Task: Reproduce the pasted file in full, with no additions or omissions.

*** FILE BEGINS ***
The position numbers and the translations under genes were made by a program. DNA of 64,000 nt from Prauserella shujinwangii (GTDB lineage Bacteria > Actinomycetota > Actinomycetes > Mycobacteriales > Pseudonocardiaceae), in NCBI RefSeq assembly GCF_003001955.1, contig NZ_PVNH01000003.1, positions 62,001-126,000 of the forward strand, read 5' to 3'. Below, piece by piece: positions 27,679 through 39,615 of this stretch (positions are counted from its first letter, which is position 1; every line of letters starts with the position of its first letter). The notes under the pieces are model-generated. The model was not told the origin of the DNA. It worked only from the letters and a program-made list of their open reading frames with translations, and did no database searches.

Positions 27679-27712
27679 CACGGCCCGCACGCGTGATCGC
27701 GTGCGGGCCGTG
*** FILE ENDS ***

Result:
The position numbers and the translations under genes were made by a program. DNA of 64,000 nt from Prauserella shujinwangii (GTDB lineage Bacteria > Actinomycetota > Actinomycetes > Mycobacteriales > Pseudonocardiaceae), in NCBI RefSeq assembly GCF_003001955.1, contig NZ_PVNH01000003.1, positions 62,001-126,000 of the forward strand, read 5' to 3'. Below, piece by piece: positions 27,679 through 39,615 of this stretch (positions are counted from its first letter, which is position 1; every line of letters starts with the position of its first letter). The notes under the pieces are model-generated. The model was not told the origin of the DNA. It worked only from the letters and a program-made list of their open reading frames with translations, and did no database searches.

Positions 27679-27712
27679 CACGGCCCGCACGCGTGATCGC
27701 GTGCGGGCCGTG